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Friday, October 03, 2003

 

"Triple Play" over DSL? It's difficult, expensive and lower in quality than alternatives

I just finished reading "Defining the Telco Triple Play", another article in Converge Digest's "Blueprint: Telco Triple Play" series of articles on telco deployment of "triple play" (voice, data, video) services. It paints a picture of just how hard it will be to push video over twisted pair cable. Some excerpts:

"Delivery of video services requires a significant investment in new technology as well as the purchase of the content itself.  One estimate is $1150 per subscriber to cover video head end, network core and CPE and software. This cost, however ignores the upgrade of the network infrastructure to support the higher bandwidths required ..."

"This raises another interesting question about the economics of the Triple Play solution: clearly Triple Play delivers the lowest available quality, on a par with some cable and digital recorders such as "Tivo" and behind satellite and the expanding of HDTV services over cable, if financial models rely on an assumption of the revenue available at the commodity end of the market, and a payback period measured in several years, it significantly raises the risks of a large capital investment ..."

"If Triple Play is the answer, then achieving 16% penetration, or 16 million households, would require an investment of 16*$1150 or $18.4 billion.  Given that the total annual CAPEX of carriers today is below $15Bn, and that none of that investment is going into infrastructure upgrades in the local loop to support Triple Play, the true scale of the investment comes into focus ..."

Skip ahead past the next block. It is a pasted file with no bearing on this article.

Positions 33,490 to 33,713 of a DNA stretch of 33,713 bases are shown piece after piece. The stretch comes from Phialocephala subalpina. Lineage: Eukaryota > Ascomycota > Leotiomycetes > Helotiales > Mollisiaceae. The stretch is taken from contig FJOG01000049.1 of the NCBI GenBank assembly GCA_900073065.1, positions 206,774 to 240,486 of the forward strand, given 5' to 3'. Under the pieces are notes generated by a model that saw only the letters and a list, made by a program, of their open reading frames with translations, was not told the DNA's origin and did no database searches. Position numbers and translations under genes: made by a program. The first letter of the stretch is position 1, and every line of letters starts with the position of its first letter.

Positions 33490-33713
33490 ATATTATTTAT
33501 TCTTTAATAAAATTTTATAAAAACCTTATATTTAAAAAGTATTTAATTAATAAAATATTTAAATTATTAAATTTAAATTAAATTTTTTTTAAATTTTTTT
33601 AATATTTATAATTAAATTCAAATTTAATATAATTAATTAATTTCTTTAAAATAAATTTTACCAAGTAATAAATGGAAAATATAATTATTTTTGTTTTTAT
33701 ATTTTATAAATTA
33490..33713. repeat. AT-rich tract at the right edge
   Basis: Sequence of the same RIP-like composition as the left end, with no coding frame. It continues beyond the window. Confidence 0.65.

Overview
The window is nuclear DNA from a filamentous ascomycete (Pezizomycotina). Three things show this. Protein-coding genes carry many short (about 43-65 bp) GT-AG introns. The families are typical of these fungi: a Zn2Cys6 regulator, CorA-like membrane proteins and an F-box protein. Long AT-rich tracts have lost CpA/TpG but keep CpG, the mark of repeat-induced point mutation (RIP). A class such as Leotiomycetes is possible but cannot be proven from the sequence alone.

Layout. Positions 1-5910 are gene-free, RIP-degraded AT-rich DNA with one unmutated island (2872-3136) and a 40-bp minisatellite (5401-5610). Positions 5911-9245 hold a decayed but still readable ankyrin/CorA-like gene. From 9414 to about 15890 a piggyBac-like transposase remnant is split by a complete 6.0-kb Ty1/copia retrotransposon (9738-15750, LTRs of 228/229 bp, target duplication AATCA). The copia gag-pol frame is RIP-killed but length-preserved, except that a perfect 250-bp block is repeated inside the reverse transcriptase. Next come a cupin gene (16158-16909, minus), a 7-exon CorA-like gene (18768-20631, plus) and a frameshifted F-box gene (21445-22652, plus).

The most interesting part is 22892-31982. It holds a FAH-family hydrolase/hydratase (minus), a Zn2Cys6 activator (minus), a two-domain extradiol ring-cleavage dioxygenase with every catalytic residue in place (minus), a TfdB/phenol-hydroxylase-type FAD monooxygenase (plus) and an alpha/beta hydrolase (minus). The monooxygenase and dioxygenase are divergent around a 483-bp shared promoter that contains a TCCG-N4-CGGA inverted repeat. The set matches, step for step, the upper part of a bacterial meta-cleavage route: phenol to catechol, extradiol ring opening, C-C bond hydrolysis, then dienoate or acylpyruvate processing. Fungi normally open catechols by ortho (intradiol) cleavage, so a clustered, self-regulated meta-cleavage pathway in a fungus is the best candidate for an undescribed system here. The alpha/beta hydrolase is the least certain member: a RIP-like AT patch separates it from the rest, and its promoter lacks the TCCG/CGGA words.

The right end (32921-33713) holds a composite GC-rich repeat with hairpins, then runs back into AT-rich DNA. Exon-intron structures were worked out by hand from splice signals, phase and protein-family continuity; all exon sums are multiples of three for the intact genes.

"TIA loop length data shows that 50% of subscribers have an adjusted loop length on 26AWG cable in excess of 9Kft, which means that ADSL cannot reliably reach them with sufficient bandwidth to enable the Triple Play. The solution is to place DSL electronics closer to the subscriber, and backhaul to the Central Office, but this network model needs to be considered also in the light of the termination of the [Sprint] ION and [SBC] PRONTO projects which sought to do just that ..."

The author, an executive at Actelis Networks goes on to explain how Actelis has products for packet based backhaul that Actelis claims can significantly reduce some of these costs.

Nevertheless, this article just reconfirms (and with some numbers I had not seen) my earlier belief that the Bells' attempts to offer a triple play over copper were going to be costly, difficult and ultimately ill-advised as opposed to using FTTP (fiber to the premises).

I live in the city limits of Rome, Georgia in a new neighborhood presumably with a new copper cable feeding it. BellSouth has yet to offer DSL here. In the meantime, I cancelled two of our three phone lines and signed up for Internet access with the local cable operator; I use my cell phone for business calls. When the cable operator offers phone service in a year or two, I'll likely sign up for it if it's cheaper.

I still fail to discern BellSouth's long-term strategy in letting this happen across its' territory.

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